Our group runs an email autoresponder to provide access to certain data, plots, and model runs to our colleagues. You send your specially-formatted email request to a certain address, and your results will be emailed back to you automatically. We call this system "the Goddard automailer."
This service runs on an under-powered computer, and we are consequently unable to provide this service unrestricted to the general public. Proceeding to the automailer web page requires a username and a password. The user name is the last name of the man after whom a widely-used form of potential vorticity is named. (Capitalize appropriately.) The password is the name of the common approximation in atmospheric dynamics in which the pressure force exactly balances the Coriolis force (all lowercase). If you know enough about atmospheric dynamics to identify the user name and password, then you are welcome to use our automailer. (And if you don't know the answers, but you go out and look them up, well at least that shows a bit of initiative, so go ahead.)
Remember, though, that the reason we require the password is to avoid having the facilities described here swamped by over-use with too many requests. If you try to submit too many requests, or if you send a request or requests that bring our system down, then we will have to tighten our access requirements.
And if you are just poking around here out of curiosity, don't waste your time---there is no secret, confidential, or classified data on these pages or available via the automailer. Unless you are an atmospheric scientist, there is not much that will be of interest to you here. The air parcel trajectory models, for example, are useful only at high altitudes and would be completely inadequate for people trying to trace pollution sources (or for terrorists planning an attack)!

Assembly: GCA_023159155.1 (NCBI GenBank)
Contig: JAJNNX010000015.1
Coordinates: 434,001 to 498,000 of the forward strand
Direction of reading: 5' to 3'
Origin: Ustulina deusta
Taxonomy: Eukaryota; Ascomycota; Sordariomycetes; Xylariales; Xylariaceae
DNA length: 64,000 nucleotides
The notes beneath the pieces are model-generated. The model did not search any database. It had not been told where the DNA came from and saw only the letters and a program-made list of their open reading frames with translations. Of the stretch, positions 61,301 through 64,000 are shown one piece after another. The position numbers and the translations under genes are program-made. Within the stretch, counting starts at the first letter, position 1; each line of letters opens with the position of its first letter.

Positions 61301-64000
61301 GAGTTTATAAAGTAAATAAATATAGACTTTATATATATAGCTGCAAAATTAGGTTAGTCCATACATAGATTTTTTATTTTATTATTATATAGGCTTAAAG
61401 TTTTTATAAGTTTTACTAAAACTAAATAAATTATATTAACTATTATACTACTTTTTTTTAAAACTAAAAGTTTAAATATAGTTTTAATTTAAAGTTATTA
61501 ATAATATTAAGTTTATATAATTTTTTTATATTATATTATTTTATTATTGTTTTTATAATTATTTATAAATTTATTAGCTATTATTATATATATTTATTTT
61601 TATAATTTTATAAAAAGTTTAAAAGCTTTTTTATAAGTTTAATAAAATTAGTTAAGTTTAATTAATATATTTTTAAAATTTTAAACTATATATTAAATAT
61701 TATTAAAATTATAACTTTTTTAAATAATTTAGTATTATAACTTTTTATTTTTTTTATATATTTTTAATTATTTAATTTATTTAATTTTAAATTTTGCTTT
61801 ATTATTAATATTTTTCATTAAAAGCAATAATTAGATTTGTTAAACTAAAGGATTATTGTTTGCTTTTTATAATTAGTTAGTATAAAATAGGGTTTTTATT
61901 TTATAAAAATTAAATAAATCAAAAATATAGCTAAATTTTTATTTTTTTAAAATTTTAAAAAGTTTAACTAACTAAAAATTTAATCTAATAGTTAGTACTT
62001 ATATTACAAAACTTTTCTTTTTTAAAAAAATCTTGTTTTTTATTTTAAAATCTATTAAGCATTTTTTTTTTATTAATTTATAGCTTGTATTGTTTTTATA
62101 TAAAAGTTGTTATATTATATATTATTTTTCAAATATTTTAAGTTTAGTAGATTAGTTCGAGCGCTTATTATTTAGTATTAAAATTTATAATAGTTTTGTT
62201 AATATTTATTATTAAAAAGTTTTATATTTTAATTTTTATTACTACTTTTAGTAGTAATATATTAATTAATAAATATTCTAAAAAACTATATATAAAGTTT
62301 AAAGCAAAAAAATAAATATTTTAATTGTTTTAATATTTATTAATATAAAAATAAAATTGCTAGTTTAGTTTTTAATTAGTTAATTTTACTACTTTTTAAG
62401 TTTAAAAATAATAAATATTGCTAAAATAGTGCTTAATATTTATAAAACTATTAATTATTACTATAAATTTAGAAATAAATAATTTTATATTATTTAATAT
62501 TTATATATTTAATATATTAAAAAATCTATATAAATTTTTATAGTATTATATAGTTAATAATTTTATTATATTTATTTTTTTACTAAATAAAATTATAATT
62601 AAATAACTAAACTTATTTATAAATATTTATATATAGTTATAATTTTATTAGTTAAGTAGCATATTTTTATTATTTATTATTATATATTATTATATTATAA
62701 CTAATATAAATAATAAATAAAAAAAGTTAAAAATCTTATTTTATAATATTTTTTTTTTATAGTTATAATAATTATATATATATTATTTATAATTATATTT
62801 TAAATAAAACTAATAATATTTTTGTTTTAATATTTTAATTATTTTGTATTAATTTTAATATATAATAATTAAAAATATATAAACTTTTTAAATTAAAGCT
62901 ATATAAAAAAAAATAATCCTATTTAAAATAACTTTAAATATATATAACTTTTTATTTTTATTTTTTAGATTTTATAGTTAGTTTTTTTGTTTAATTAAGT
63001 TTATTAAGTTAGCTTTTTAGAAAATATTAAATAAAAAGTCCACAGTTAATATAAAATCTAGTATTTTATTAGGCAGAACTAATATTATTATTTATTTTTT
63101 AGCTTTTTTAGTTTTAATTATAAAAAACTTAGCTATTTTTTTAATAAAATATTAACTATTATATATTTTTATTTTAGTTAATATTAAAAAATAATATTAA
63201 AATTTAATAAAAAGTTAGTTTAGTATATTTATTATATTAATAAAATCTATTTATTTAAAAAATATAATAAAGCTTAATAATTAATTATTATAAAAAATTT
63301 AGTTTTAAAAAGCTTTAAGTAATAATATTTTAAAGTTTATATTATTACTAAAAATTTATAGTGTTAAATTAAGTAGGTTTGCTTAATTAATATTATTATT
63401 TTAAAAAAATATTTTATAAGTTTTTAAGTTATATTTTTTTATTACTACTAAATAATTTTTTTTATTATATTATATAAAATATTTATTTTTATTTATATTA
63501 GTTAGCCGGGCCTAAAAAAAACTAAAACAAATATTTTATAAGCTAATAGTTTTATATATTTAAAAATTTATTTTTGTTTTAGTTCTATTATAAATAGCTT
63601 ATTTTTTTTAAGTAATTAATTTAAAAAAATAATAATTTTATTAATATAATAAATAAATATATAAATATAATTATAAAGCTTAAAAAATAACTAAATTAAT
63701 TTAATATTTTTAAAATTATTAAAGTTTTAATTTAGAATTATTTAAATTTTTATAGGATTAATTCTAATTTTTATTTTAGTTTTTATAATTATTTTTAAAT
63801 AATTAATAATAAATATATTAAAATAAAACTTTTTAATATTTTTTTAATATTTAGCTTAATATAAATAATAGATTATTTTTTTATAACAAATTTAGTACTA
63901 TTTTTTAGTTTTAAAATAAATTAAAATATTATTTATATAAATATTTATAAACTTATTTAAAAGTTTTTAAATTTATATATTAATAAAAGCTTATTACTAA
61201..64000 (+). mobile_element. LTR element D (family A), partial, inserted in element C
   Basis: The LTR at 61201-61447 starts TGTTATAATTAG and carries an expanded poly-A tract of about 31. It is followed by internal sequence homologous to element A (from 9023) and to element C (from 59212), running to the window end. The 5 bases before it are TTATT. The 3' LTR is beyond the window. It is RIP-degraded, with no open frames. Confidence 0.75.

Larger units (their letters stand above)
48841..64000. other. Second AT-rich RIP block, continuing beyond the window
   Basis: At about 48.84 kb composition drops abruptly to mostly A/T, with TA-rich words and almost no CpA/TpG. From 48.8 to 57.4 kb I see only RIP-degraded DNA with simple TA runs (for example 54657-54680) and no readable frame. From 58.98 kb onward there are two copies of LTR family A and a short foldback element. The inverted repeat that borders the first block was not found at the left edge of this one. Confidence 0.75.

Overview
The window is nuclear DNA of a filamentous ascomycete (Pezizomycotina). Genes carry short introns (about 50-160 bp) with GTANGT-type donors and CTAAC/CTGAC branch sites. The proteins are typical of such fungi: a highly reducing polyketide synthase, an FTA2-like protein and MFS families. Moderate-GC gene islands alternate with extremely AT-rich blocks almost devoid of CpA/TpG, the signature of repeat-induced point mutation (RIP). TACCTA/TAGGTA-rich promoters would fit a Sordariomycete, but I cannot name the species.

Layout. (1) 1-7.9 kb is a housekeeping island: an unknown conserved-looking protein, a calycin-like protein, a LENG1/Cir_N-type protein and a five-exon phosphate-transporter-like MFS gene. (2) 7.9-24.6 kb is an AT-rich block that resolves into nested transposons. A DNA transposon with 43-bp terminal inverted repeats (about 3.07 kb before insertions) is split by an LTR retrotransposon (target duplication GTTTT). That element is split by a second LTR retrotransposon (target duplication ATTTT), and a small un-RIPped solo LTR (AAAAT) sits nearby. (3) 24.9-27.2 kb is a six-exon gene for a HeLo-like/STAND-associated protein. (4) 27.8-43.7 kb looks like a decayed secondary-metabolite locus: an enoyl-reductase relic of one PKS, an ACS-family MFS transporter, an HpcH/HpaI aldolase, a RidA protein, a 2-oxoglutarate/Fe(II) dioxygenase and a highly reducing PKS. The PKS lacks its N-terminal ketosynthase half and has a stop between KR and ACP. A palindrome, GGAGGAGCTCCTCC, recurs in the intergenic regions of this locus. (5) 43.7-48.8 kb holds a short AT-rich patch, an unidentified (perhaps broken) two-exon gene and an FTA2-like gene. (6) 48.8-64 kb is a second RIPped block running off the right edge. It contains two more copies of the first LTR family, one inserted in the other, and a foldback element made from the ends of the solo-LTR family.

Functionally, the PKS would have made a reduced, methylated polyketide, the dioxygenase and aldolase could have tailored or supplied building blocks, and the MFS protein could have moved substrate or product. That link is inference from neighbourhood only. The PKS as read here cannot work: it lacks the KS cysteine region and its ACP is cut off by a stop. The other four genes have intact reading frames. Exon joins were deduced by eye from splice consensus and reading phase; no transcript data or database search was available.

Nevertheless, we are aware of the risks of putting functions like this on the world-wide web. We keep and inspect log files in accordance with NASA policy, and we monitor automailer usage. Attempts to abuse the service will be noted and reported to NASA IT security officials. The agency's standard warning banner applies here as it does throughout all NASA web pages:
U.S. Government Public Information Exchange Resource You have accessed an U.S. Government Resource. This site is intended to be used by the public for information exchange. Any attempt to modify or exploit this resource or associated information other than for instructed use is strictly prohibited and may be punishable under the Computer Fraud and Abuse Act of 1986. The government may monitor and audit the usage of this resource. All persons are hereby notified that use of this resource constitutes consent for monitoring, keystroke recording, or auditing.
So, after all of that explanation and warning, you can proceed to the automailer page if you like.